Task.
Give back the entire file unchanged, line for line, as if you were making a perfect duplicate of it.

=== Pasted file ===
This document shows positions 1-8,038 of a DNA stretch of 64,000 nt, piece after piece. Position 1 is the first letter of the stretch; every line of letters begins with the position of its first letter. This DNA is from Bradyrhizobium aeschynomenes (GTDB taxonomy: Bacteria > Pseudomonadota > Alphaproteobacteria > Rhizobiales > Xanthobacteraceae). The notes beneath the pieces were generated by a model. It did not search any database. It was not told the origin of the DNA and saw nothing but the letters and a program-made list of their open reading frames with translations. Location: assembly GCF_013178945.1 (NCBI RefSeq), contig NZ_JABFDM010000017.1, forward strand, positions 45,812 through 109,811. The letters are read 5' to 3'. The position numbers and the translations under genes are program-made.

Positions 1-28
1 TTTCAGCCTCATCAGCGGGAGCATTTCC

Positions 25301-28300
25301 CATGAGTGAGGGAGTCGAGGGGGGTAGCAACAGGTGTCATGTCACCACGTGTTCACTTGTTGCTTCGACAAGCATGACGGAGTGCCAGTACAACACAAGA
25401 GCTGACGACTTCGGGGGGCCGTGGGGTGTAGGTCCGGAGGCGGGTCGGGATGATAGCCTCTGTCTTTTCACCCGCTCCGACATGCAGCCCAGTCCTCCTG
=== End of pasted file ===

This document shows positions 1-8,038 of a DNA stretch of 64,000 nt, piece after piece. Position 1 is the first letter of the stretch; every line of letters begins with the position of its first letter. This DNA is from Bradyrhizobium aeschynomenes (GTDB taxonomy: Bacteria > Pseudomonadota > Alphaproteobacteria > Rhizobiales > Xanthobacteraceae). The notes beneath the pieces were generated by a model. It did not search any database. It was not told the origin of the DNA and saw nothing but the letters and a program-made list of their open reading frames with translations. Location: assembly GCF_013178945.1 (NCBI RefSeq), contig NZ_JABFDM010000017.1, forward strand, positions 45,812 through 109,811. The letters are read 5' to 3'. The position numbers and the translations under genes are program-made.

Positions 1-28
1 TTTCAGCCTCATCAGCGGGAGCATTTCC

Positions 25301-28300
25301 CATGAGTGAGGGAGTCGAGGGGGGTAGCAACAGGTGTCATGTCACCACGTGTTCACTTGTTGCTTCGACAAGCATGACGGAGTGCCAGTACAACACAAGA
25401 GCTGACGACTTCGGGGGGCCGTGGGGTGTAGGTCCGGAGGCGGGTCGGGATGATAGCCTCTGTCTTTTCACCCGCTCCGACATGCAGCCCAGTCCTCCTG